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Urban dwellers could soon see driverless cars transforming the cities they live in.

1. 80 percent fewer cars.

Cars that drive themselves don’t have to sit idle. One car can first drop you off at work, then take the kids to school and hubby to a doctor’s appointment, says Carlo Ratti, director of the Senseable City Lab at Massachusetts Institute of Technology. Ratti calculates that this kind of sharing could reduce the number of cars in some urban areas to 20 percent of the number on the streets today.

2. Circling becomes a thing of the past – along with paying for parking.

As Seinfeld’s George Costanza said, “Nobody in my family can pay for parking. It’s a sickness.” MIT’s Ratti estimates that for example, there are 5,000 square miles of parking spaces in the U.S., an area larger than Puerto Rico. If the need for spaces disappears, then more urban real estate could be used for something else.

3. Clear the congestion.

Navigation and mapping company TomTom annually measures congestion in major cities. Two Canadian cities were on its 2016 top-10 most congested North American cities list: Vancouver is No. 4 with 34 percent greater than average travel time, and Toronto is at No. 9 with 28 percent greater average travel time. Less urban congestion equals more time for working and more time for fun.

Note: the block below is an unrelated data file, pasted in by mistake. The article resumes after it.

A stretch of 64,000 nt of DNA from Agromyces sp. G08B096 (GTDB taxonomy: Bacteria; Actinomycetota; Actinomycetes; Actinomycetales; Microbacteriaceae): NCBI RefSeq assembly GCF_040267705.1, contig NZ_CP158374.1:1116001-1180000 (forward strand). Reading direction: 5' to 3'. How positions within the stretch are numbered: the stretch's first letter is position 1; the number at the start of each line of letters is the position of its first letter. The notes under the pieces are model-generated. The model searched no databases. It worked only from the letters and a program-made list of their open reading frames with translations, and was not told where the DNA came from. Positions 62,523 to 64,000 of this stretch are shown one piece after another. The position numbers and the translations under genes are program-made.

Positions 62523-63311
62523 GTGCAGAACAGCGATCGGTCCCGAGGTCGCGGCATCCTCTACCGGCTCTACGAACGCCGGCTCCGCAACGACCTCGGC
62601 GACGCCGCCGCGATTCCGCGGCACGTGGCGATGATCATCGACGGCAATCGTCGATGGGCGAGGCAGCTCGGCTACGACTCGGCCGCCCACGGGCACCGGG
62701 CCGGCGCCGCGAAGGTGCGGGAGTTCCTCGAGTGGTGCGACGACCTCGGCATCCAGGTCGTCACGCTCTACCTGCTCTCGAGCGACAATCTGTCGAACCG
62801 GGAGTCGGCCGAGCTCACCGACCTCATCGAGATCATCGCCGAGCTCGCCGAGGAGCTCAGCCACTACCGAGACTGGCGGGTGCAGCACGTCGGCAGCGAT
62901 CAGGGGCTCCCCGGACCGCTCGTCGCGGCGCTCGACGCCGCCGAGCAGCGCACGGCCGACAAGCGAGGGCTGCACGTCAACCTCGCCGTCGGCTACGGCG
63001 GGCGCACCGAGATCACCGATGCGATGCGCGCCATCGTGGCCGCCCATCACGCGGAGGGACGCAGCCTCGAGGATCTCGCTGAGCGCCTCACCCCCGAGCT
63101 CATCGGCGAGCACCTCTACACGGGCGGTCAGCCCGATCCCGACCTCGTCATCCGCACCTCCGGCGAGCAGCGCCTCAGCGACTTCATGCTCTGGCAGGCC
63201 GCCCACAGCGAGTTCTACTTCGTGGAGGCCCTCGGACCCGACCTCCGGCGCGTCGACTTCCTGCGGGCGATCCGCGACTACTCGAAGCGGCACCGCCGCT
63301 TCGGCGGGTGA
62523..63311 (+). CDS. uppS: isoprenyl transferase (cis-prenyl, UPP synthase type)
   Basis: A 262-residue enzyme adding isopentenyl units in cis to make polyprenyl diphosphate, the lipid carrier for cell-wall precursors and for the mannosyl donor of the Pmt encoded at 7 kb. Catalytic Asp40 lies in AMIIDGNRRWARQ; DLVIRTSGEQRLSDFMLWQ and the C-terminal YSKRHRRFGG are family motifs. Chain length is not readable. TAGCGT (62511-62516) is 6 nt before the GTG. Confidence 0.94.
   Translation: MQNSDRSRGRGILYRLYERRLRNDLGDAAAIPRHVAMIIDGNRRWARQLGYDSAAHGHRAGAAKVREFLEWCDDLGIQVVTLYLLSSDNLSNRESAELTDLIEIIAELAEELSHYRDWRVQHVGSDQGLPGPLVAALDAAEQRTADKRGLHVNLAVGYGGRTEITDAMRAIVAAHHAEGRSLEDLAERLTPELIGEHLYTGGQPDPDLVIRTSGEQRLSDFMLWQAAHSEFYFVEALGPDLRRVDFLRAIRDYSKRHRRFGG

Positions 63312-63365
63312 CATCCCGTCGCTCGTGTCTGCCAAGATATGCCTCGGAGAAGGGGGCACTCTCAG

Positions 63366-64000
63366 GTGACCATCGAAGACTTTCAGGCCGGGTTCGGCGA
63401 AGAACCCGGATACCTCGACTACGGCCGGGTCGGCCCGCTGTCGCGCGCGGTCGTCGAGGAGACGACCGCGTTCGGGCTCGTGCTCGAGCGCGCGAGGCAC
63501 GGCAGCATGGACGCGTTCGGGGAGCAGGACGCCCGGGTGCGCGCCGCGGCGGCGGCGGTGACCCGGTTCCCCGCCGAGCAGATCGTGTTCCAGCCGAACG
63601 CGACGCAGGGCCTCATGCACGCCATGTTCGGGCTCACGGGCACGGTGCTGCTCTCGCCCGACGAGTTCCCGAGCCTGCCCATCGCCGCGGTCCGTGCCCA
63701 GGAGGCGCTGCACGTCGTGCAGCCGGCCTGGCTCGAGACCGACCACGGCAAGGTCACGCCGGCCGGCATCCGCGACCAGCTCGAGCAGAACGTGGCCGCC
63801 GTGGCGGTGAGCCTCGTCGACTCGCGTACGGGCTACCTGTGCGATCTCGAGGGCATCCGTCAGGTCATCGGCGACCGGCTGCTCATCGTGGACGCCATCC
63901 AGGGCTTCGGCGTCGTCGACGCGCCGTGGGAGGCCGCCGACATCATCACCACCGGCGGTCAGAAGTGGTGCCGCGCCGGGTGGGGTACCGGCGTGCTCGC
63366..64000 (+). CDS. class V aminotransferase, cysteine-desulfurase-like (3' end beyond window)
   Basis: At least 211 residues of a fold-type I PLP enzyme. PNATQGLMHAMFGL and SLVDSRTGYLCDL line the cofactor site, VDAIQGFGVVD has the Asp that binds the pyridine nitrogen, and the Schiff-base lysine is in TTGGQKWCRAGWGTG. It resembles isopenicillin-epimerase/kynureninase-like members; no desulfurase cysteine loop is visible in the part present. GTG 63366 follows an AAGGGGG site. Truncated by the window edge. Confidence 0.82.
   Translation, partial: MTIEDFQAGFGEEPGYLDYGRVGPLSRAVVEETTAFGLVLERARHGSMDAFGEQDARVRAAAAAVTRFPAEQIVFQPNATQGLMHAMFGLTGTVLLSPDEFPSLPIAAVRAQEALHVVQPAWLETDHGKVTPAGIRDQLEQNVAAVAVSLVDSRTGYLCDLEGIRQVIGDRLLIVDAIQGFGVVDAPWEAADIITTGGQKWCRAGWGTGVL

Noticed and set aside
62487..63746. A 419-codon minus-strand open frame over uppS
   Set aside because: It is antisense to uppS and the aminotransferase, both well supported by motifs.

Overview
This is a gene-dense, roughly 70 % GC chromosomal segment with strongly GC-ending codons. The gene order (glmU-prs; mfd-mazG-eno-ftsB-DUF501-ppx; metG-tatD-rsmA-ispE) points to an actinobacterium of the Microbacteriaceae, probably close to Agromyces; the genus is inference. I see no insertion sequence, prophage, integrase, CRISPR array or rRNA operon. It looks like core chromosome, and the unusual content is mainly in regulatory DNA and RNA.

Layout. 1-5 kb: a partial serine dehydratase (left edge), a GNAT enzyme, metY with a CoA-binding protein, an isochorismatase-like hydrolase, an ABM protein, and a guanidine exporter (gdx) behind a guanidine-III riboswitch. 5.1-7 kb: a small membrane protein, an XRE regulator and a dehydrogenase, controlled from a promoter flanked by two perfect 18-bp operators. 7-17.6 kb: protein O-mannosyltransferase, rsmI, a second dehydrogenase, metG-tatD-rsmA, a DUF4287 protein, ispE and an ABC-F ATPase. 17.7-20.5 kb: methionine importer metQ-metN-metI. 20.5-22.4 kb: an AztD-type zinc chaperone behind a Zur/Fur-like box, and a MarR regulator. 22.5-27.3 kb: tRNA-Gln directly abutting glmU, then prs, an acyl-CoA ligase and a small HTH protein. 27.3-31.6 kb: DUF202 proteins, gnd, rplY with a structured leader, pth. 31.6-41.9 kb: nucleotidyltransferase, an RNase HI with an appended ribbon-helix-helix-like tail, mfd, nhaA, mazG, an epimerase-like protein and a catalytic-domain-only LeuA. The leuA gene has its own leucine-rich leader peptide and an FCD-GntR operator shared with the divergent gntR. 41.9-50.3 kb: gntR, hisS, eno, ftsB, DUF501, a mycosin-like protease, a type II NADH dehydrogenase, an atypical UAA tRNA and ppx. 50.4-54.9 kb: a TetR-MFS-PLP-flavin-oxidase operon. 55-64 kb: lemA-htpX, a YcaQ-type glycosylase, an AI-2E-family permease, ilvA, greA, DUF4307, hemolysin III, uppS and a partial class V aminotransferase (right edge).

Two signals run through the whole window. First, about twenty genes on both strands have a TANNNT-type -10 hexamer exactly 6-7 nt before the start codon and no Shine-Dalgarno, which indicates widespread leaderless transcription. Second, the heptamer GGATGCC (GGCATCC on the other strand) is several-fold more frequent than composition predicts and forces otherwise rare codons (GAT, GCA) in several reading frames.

4. Shrink the highways and budgets.

The Partners for Advanced Transit and Highways (PATH) estimated in 2012 that California drivers space themselves so they actually occupy only 5 percent of the highway. Columbia University Professor of Electrical Engineer Patcharinee Tientrakool has calculated that autonomous vehicles using sensors and interactive communication could safely drive closer to each other, increasing use of the available roadbed by 273 percent. Money not spent building and widening roads could be spent on education or recreation.

5. We’ll breathe easier.

A Nature Climate Change study in 2015 estimated that emissions per mile from automated light-duty vehicles like delivery trucks and taxis could fall by as much as 94 percent by 2030 in a “best-case scenario.” (ClimateWire, July 7, 2015). More good news for urban dwellers.